The temperature distribution is studied theoretically in a battery module stacked with 12 high-power Li-ion pouch cells. The module is cooled indirectly with ambient air through aluminum heat-sink plates or cooling plates sandwiched between each pair of cells in the module. Each of the cooling plates has an extended cooling fin exposed in the cooling air channel. The cell temperatures can be controlled by changing the air temperature and/or the heat transfer coefficient on the cooling fin surfaces by regulating the air flow rate. It is found that due to the high thermal conductivity and thermal diffusivity of the cooling plates, heat transfer of the cooling plate governs the cell temperature distribution by spreading the cell heat over the entire cell surface. Influence of thermal from the cooling fins is also simulated.
Journal Article

An Analysis of a Lithium-ion Battery System with Indirect Air Cooling and Warm-Up

2011-09-13
2011-01-2249
Ideal operation temperatures for Li-ion batteries fall in a narrow range from 20°C to 40°C. If the cell operation temperatures are too high, active materials in the cells may become thermally unstable. If the temperatures are too low, the resistance to lithium-ion transport in the cells may become very high, limiting the electrochemical reactions. Good battery thermal management is crucial to both the battery performance and life. Characteristics of various battery thermal management systems are reviewed. Analyses show that the advantages of direct and indirect air cooling systems are their simplicity and capability of cooling the cells in a battery pack at ambient temperatures up to 40°C. However, the disadvantages are their poor control of the cell-to-cell differential temperatures in the pack and their capability to dissipate high cell generations.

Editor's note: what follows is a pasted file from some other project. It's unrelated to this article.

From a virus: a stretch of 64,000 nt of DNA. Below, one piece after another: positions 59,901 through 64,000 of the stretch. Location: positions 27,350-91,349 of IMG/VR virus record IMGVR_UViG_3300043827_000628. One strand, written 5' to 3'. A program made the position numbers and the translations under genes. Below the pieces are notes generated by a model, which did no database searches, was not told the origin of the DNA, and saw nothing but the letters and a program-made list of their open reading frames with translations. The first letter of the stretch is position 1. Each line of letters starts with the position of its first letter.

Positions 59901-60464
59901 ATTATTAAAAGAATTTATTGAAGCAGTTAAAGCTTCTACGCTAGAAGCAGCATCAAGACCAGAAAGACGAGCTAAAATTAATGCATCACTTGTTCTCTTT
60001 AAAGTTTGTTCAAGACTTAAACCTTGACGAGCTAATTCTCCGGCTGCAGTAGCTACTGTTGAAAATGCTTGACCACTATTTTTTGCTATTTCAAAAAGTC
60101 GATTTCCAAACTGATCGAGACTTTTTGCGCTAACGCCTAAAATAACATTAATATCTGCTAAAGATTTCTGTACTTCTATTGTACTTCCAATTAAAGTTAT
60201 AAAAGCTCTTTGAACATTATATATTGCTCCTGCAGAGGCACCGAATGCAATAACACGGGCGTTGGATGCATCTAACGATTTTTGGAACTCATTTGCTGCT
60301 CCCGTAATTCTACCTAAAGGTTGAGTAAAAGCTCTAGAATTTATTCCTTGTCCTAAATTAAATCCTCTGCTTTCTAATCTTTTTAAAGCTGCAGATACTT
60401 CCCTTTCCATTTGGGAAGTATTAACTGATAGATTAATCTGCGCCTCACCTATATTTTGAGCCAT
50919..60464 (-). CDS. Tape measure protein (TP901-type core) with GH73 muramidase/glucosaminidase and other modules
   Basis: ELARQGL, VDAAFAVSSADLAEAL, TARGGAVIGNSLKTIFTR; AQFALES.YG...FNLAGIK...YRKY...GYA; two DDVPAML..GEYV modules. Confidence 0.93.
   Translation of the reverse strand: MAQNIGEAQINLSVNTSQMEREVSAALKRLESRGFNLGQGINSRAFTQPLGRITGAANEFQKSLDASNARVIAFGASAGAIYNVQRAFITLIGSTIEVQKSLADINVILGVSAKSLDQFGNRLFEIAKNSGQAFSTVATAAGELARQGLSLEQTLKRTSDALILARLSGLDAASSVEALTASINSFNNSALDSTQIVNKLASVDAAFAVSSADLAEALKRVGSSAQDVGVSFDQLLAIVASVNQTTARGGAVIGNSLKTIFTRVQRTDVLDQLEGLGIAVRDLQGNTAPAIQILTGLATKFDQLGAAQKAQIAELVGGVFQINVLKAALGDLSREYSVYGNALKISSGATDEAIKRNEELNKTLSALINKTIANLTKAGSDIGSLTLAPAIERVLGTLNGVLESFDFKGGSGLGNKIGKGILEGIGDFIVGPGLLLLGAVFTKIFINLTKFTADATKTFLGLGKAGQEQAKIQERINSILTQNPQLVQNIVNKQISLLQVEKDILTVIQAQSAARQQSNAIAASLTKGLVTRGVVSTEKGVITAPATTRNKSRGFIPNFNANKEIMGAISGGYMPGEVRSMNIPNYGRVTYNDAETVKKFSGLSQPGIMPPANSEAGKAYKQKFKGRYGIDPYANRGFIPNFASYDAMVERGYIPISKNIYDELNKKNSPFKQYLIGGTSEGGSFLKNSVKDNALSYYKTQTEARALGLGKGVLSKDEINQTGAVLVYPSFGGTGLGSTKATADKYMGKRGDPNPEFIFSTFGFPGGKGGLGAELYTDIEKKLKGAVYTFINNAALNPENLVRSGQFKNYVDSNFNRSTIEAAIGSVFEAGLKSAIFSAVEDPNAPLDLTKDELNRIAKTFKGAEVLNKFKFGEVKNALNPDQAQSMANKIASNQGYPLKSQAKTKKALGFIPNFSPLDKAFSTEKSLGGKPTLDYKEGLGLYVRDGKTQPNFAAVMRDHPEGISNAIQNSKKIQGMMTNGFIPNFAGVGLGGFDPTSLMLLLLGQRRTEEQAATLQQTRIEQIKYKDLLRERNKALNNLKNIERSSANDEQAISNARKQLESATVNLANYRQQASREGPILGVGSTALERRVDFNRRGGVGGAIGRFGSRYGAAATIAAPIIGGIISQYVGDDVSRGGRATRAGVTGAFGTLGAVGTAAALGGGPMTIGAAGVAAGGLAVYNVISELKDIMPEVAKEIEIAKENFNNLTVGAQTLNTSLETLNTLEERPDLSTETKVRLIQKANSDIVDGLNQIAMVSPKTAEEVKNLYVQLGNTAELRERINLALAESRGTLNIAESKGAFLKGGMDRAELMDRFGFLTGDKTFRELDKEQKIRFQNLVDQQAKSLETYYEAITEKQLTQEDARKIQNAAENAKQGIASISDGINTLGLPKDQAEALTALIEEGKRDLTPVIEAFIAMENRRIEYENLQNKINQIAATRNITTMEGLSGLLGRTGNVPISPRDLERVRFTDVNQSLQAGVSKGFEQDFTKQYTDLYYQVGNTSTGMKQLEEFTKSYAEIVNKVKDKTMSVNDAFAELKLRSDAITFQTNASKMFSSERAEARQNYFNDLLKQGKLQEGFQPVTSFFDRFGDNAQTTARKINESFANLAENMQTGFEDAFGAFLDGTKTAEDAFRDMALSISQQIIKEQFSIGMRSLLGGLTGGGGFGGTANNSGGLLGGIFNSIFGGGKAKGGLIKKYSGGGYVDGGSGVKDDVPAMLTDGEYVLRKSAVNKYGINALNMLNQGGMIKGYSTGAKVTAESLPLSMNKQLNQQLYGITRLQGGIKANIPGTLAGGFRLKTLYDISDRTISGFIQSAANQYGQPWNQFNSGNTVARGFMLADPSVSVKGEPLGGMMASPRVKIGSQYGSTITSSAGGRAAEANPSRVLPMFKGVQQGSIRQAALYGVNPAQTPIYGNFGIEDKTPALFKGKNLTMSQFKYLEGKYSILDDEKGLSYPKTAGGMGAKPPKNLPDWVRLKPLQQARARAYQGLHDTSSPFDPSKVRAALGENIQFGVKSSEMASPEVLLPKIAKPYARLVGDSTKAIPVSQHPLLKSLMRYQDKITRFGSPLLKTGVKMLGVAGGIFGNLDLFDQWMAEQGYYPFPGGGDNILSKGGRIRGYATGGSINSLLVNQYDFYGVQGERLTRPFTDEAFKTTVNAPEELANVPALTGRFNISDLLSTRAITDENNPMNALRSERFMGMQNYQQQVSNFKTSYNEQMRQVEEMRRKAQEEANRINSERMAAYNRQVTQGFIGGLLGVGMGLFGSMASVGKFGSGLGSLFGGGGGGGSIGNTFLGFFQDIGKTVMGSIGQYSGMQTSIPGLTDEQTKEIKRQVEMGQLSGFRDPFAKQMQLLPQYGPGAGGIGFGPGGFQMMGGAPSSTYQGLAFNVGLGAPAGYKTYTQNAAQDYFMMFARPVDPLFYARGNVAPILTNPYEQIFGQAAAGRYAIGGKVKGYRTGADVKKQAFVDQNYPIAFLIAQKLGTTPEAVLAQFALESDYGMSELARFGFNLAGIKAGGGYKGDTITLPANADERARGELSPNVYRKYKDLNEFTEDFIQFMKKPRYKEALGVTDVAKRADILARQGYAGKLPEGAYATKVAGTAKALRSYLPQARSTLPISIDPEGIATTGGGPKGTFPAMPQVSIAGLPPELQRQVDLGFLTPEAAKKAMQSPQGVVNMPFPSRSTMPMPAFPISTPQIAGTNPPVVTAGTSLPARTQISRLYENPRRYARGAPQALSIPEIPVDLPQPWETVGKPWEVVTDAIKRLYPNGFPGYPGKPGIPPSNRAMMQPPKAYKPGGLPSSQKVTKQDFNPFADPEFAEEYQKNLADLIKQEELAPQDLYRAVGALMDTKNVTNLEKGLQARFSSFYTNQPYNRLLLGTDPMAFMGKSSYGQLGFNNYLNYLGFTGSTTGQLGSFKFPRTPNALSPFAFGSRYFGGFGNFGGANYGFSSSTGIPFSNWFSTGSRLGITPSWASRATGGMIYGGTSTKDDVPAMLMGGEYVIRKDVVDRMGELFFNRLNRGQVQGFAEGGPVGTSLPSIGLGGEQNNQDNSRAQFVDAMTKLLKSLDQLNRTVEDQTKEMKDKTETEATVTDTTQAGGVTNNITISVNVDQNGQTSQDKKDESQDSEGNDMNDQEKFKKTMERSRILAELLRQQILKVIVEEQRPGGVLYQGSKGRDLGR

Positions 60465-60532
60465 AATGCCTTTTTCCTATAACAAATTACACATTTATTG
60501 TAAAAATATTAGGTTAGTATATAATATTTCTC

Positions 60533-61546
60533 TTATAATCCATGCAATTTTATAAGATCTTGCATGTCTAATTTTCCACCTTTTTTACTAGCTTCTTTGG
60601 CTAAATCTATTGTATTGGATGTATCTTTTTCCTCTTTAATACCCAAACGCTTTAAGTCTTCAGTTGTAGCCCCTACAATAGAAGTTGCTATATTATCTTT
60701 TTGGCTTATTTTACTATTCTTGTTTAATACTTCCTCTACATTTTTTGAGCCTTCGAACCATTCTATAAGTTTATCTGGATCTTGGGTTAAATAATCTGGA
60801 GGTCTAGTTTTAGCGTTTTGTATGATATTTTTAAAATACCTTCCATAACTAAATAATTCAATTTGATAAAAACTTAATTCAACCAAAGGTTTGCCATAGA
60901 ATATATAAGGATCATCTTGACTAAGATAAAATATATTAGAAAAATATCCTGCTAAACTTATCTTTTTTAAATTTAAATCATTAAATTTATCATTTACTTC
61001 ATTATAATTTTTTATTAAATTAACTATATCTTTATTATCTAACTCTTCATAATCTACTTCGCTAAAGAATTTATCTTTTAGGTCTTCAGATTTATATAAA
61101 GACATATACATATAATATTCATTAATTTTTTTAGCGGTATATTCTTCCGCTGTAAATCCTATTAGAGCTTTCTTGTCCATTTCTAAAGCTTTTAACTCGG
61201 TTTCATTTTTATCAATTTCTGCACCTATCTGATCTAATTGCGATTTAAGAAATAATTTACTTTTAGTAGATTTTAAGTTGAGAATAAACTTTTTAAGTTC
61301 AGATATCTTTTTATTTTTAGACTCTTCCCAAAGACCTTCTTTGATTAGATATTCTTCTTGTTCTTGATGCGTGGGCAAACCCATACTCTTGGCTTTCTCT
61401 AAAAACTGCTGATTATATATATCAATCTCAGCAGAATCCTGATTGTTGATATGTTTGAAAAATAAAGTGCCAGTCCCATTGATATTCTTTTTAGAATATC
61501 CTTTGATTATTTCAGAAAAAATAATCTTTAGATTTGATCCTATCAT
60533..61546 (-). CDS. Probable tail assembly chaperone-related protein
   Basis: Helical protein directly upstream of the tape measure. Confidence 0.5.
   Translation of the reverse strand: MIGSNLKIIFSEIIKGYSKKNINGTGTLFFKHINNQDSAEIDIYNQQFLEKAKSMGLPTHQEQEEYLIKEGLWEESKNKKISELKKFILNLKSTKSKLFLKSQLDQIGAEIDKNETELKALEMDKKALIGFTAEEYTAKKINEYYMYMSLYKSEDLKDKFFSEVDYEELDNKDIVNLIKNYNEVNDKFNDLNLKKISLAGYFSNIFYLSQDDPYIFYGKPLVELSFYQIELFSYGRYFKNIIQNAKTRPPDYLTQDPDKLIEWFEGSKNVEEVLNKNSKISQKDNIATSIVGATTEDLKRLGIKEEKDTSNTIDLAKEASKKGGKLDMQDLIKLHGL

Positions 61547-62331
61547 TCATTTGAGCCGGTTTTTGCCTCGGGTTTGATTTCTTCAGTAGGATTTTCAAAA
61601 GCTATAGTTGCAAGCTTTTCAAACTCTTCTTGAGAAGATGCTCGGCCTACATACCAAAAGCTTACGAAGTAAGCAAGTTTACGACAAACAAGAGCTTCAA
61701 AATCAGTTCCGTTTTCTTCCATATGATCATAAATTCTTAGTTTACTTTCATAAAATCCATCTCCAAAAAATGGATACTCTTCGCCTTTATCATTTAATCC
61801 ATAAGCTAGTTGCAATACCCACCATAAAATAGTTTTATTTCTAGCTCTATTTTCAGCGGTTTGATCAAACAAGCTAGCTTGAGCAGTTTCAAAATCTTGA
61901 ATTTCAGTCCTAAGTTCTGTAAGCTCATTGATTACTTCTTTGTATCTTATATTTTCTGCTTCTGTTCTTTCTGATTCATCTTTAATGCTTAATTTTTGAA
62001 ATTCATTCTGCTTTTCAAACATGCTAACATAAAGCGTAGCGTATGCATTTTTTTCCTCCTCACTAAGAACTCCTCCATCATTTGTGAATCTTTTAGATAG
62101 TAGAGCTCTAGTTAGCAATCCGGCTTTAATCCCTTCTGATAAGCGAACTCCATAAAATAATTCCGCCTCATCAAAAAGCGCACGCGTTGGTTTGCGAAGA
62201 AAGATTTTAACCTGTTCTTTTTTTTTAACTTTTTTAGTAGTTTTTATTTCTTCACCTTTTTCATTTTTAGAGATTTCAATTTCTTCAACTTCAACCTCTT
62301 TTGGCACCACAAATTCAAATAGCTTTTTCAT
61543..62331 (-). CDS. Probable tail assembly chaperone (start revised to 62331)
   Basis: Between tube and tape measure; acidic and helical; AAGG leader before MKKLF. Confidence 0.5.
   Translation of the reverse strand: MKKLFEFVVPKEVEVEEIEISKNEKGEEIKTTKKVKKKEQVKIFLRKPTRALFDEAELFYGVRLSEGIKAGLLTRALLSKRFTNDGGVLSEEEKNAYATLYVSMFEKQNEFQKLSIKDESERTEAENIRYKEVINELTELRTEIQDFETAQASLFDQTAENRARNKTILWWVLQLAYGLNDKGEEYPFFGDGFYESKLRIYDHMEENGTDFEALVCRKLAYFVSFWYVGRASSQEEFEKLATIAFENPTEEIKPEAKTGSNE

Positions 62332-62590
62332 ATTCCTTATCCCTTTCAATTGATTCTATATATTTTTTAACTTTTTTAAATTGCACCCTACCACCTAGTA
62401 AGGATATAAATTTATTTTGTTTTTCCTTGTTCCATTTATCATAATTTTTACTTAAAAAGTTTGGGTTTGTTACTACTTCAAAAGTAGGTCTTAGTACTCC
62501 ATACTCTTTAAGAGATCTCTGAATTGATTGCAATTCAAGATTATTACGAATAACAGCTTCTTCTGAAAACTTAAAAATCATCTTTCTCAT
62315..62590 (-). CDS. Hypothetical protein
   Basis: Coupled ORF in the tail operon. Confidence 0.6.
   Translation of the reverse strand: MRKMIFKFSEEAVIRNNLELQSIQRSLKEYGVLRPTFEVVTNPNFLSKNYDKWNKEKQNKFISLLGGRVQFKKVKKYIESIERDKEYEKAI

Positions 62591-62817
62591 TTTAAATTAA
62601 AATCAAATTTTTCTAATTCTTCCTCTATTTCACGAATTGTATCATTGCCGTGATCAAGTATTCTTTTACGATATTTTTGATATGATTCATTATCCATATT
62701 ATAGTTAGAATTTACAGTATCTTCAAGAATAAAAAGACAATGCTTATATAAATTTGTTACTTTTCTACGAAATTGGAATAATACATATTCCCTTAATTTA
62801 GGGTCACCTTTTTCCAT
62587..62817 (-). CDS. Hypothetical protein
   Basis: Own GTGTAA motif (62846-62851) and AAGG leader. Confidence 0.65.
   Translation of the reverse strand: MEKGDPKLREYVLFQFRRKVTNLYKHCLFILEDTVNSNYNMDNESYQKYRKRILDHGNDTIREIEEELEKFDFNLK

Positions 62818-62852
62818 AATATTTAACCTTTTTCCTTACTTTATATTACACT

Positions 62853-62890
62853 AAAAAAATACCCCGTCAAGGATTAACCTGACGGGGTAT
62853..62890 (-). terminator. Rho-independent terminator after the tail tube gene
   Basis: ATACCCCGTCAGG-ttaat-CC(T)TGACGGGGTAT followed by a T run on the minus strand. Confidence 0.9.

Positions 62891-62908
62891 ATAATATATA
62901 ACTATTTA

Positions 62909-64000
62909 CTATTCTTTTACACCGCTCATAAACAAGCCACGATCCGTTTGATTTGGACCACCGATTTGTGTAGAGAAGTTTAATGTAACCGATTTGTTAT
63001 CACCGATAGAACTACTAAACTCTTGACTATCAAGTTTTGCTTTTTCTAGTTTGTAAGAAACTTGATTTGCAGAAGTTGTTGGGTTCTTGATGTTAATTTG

Journal Article

Measures to Reduce Particulate Emissions from Gasoline DI engines

2011-04-12
2011-01-1219